Two houses, one with solar PV panels on the roof and the other with solar thermal panels on the roof.
Neighbours using two kinds of solar energy. Solar PV (left) and solar thermal (right). This image shows the contrast in size between a typical solar PV system and a typical solar thermal system. Solar PV systems tend to have a larger surface area. Image License: CC-BY. Credit: energyd.ie
Solar PV panels and flat-plate solar thermal panels on the same roof.
Solar PV panels and flat-plate solar thermal panels on the same roof. It generally makes more sense to use solar PV for both electricity and hot water. However, if a homeowner already has solar thermal and then installs a solar PV system at a later date then it makes sense to leave the solar thermal in place, as seen here. Read about the differences between solar PV and solar thermal. Image License: CC-BY. Credit: energyd.ie
Solar thermal vacuum tube panels on a slate roof to the side of a house.
Solar thermal vacuum tube system on a relatively steep South-facing roof. This steep angle of this roof will help to boost performance in the Winter months when the sun is lower in the sky. Image License: CC-BY. Credit: energyd.ie
Solar thermal panels on the roof of a semi-detached house with a hipped roof.
Solar PV is generally a better investment than solar thermal where both options are available. However, solar thermal can sometimes be the only viable option when roof space is severely limited. The combination of hipped roof, relatively small footprint, and an unavailable gable roof meant that very little roof space was available on this house. Image License: CC-BY. Credit: energyd.ie
Solar thermal panel on the roof of a detached house.
Vacuum tube solar thermal panel. Image License: CC-BY. Credit: energyd.ie
Two vacuum-tube solar thermal panels on the roof of a house.
More vacuum-tube solar thermal panels. Note that the heat transfer fluid does not flow through the tubes. Instead, the tubes contain clever devices called “heat pipes” which carry heat up to the heat exchanger at the top of the panel. Heat transfer fluid also flows through heat exchanger and carries heat from the panel to the hot water cylinder. Image License: CC-BY. Credit: energyd.ie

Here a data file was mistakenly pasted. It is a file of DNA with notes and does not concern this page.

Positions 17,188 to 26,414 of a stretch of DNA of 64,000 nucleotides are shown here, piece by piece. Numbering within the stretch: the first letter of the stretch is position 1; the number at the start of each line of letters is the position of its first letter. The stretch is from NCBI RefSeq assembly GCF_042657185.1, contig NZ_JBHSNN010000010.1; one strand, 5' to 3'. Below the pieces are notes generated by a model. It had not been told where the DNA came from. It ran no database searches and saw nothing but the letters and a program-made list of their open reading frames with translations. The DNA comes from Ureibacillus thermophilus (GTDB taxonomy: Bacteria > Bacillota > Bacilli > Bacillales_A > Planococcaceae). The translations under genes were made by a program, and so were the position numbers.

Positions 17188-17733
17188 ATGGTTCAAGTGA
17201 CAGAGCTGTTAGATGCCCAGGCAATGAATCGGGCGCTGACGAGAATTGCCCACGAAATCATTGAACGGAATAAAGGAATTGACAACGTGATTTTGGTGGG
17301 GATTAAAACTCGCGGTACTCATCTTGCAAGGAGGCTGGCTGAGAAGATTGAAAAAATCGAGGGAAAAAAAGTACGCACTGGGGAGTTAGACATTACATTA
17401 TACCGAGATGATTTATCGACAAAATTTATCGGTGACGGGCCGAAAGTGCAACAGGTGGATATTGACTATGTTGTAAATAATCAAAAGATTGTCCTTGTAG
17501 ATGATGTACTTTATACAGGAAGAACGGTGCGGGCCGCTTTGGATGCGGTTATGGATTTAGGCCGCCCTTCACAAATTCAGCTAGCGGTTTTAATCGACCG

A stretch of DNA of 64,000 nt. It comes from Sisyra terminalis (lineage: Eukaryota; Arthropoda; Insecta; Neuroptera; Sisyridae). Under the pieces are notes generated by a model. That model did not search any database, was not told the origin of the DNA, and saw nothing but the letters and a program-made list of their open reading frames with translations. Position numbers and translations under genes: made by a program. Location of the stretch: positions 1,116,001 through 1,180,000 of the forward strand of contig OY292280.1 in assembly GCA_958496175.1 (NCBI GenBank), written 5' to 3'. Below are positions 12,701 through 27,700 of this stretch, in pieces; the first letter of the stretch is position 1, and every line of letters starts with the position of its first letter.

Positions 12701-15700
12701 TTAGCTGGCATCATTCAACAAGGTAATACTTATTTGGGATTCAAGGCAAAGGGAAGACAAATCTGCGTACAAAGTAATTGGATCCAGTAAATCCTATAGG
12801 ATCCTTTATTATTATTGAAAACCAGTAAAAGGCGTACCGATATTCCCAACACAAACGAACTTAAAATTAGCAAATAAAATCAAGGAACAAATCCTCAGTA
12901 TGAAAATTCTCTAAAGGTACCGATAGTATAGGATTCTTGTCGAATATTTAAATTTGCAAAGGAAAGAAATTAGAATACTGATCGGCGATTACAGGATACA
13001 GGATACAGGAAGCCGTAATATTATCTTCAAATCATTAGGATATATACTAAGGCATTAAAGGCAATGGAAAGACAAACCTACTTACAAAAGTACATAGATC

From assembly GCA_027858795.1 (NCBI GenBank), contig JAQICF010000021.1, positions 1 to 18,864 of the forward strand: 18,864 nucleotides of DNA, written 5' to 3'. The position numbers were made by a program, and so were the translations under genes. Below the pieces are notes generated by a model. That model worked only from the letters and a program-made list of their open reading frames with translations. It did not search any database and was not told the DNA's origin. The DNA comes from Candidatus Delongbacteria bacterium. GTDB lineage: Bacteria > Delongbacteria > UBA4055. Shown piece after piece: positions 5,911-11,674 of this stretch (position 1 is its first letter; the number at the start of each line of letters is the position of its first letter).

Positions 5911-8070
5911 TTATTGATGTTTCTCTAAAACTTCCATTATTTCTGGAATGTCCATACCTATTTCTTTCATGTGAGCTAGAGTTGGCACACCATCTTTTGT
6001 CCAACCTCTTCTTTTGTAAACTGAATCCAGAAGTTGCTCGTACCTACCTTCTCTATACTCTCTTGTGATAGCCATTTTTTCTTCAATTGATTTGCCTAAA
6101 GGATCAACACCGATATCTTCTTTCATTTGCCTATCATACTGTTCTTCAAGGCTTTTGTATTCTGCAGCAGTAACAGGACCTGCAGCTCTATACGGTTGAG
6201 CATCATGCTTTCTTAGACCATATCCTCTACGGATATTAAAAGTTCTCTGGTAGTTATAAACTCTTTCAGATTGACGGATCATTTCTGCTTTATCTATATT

Solar thermal vacuum-tube system on the roof of a house.
Solar thermal vacuum-tube system on the roof of a house. Image License: CC-BY. Credit: energyd.ie
Solar hot water panel on the roof of a house.
This panel is easy to identify as a solar thermal panel based on the vacuum tubes and the pipe running from the top of the panel down through the roof. Image License: CC-BY. Credit: energyd.ie
Solar PV panels on the gable roof of a house.
Just enough space for three solar PV panels here. Irish regulations state that solar panels, whether PV or thermal, need to be at least 50 cm away from the edge of the roof. Image License: CC-BY. Credit: energyd.ie
Three solar PV panels on a hipped roof.
It can be challenging to find space for solar PV panels on houses with hipped roofs. Never the less, the designers here found space for three South-facing panels and three West-facing panels. Image License: CC-BY. Credit: energyd.ie
Measuring tape, calculator, and sketch of a solar panel system on the roof of a house.  The tools for a solar PV site survey.
Sketching a solar panel system design for the roof of a house, as part of a site survey. Image License: CC-BY. Credit: energyd.ie
Solar photovoltaic system on the roof of a house. This system qualifies for a solar energy planning permission exemption because it’s less than 12 square metres in size. Image License: CC-BY. Credit: energyd.ie
Solar thermal (hot water) panels on a flat roof mounting system.
It’s possible to install both solar thermal and solar PV panels on flat roofs. Usually, a ballast system is used to keep the panels in place. Image License: CC-BY. Credit: energyd.ie
New housing estate with solar panels in Ireland
Most new houses in Ireland come with solar PV panels installed. Installing solar panels helps developers meet the part L planning requirement for renewable contribution. Image License: CC-BY, Credit: energyd.ie